Monday, May 13, 2013

Mutha's Day II: Slight Redemption (rated R for Scat)

After the nightmare that is Myles Standish, we almost decided to quit herping and take up an easier, more sensible hobby, like Ghost Hunting or Shark Dentistry. But we decided, once the rain lessened on Sunday morn, to traipse along the trails at Brook Farm for a few hours before we headed to Malden to see Andrea's mum for Mother's Day celebrating.

It was in the mid-60s temperature-wise, but still drizzly, so Andrea put a Jimmy Hat on the new camera.

We flipped the hell out of rocks and logs along the trail, but came up short. This Green Frog, however, sat for a picture in the nearby pond.
What a massive tympanium! I thought he might break into some hip-hop (as frogs do) and go all DJ and start scratchin' on that big ol' turntable.

Over by Sly's pond, this Green Frog asked if his butt looked big.
I said it didn't.

I descended a hill where I'd seen a Redback before and sure enough, I saw a Leadback and, under a rock next to him, a Redback... who dropped his tail at the sight of me and squirmed like mad, shattering any hopes I had for a decent picture. I guess I deserved that for startling him so badly.
brook plethodons
The Redback and Leadback pics are pretty much only for Atlas purposes... I don't expect them to thrill anyone with their quality.

Green Frogs were calling like crazy from one of the ponds... it sounded like a drum solo where all of the Toms were tuned to Green-Frog-pitch. This video gives you the idea, but fails to capture the grandeur.

We flipped one of the few pieces of AC (artificial cover) in the place and found a Brook Farm first... a small Dekay's Snake (Northern Brown)! He was helpful and stayed coiled as I fumbled with the camera. He just started to leave as I snapped this pic.

Teeny little guy, especially compared to Andrea's cartoonishly large head in this perspective-fucked photo!

We took some trails that were pretty new to us and explored some amazing wetlands. A few vernal ponds were still holding some Green Frogs.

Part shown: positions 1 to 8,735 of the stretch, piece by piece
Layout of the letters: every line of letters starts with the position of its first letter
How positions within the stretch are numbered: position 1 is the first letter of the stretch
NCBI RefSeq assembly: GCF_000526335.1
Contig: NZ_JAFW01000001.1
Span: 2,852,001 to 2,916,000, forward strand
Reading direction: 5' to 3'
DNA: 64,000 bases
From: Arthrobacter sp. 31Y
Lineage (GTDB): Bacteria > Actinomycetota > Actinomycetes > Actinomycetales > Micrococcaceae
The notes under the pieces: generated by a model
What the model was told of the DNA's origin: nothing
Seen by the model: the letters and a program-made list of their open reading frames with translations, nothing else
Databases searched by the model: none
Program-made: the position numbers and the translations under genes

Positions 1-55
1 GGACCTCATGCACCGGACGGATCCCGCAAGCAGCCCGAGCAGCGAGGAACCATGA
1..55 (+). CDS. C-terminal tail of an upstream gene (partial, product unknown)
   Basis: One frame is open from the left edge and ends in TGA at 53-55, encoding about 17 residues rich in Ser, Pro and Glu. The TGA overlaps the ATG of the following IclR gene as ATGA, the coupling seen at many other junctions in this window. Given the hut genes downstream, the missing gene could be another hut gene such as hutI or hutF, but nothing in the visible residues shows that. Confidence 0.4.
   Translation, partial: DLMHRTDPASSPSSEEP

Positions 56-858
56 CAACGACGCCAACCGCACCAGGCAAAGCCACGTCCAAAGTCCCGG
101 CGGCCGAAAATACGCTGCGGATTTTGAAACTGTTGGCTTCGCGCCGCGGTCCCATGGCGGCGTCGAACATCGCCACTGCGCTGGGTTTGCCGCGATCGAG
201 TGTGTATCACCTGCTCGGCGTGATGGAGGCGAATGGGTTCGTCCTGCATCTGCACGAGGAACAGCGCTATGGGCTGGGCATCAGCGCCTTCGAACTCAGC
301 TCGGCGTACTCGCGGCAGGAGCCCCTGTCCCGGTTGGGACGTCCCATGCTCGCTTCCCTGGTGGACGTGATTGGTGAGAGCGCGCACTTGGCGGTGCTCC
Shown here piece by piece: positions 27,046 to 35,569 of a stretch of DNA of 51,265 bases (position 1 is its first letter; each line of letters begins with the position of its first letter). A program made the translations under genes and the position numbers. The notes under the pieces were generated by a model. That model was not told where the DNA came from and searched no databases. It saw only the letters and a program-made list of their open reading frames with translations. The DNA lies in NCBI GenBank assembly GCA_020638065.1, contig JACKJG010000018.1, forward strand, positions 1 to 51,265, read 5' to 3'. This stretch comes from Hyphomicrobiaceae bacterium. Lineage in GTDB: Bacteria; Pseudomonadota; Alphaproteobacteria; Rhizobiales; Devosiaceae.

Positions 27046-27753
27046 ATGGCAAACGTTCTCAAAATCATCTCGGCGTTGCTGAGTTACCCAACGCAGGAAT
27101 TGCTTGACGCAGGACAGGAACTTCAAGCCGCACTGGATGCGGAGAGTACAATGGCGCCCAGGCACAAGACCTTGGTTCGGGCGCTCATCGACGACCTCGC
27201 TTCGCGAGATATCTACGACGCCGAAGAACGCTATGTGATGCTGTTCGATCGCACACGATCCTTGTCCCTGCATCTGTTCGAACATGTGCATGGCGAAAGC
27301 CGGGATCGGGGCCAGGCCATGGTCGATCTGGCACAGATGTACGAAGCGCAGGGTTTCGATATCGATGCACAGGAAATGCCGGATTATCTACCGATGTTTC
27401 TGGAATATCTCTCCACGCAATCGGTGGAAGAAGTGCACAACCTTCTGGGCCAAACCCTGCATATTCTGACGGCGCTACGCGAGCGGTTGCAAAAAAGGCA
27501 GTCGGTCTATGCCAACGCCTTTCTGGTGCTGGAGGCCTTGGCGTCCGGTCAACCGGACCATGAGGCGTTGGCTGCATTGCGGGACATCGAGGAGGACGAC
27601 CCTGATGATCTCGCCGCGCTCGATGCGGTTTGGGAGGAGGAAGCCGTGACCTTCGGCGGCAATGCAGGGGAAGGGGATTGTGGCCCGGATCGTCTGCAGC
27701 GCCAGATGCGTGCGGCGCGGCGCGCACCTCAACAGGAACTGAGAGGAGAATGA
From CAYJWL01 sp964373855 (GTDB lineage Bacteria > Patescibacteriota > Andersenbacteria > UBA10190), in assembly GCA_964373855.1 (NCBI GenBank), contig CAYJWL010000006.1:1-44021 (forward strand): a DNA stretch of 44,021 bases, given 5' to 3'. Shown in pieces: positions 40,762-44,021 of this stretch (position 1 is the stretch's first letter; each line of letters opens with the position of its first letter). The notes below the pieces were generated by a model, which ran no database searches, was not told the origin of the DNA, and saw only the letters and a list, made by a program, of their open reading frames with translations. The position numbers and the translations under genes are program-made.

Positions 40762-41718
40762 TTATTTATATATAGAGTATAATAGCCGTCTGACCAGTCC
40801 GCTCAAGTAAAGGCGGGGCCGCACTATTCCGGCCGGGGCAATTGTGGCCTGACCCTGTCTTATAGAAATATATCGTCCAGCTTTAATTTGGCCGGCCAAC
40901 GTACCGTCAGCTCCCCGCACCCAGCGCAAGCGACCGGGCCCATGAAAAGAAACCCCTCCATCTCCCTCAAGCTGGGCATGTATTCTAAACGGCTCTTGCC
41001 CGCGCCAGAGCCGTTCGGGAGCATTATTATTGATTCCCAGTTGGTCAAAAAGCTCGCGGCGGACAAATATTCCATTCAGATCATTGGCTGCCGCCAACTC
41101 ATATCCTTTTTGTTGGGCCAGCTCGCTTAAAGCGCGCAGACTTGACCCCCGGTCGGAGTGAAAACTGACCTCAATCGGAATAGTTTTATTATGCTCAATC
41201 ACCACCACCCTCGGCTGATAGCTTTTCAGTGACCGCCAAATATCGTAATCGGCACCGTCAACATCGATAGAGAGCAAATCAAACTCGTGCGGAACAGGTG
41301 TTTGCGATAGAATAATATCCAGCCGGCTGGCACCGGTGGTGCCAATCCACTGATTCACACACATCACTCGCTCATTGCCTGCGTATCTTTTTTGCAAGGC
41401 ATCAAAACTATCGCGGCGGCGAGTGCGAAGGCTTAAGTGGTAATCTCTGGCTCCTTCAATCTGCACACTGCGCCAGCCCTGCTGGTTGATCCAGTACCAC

Come to think of it, the Greens today might have been our first here...

Happily, along one of the back trails, I saw this:

While at the same time, Andrea saw this:

I picked up Andrea's find, a slightly larger Garter with a chewed on tail, while she got the more slender, in-the-blue specimen for photos. Both seemed nippy at first, but contented themselves with musking (Andrea's guy was the Rip Taylor of Garters... spraying her with a confetti storm of musk!) Then we both got pooed on.
The larger guy, who settled down nicely, also had a big red, healing wound on his chin... looked as though a scale or two got torn off. You can see it a bit here.
My thought is that this guy is just a toughie... battle scars. Up close, neither the tail nor the lip looked like any fungal disease to me.

We released them and they went about their merry ways... the larger guy into the nook of a tree:

And the smaller guy right back to bask, almost right where we first encountered him.

So, we washed up in the swampy smelling water and headed on, discovering new beautiful parts of this place.

Now, how can something this lush and beautiful just be sitting there in Suffolk County?!
Looks more like a tropical rain forest or a sunny Southern swamp to me!

So, we explored more, even getting into Millenium Park, a place we'd written off years ago as being too people populated. Upon getting to the river, we started seeing more potential and plan on revisiting it again. Surely there are some Water Snakes there!

So, we counted this as a pretty good hike... not slam-bang, but satisfying. Even better was going to Andrea's folks' house covered in snake shit and musk and having them still accept us as family!! That's love!

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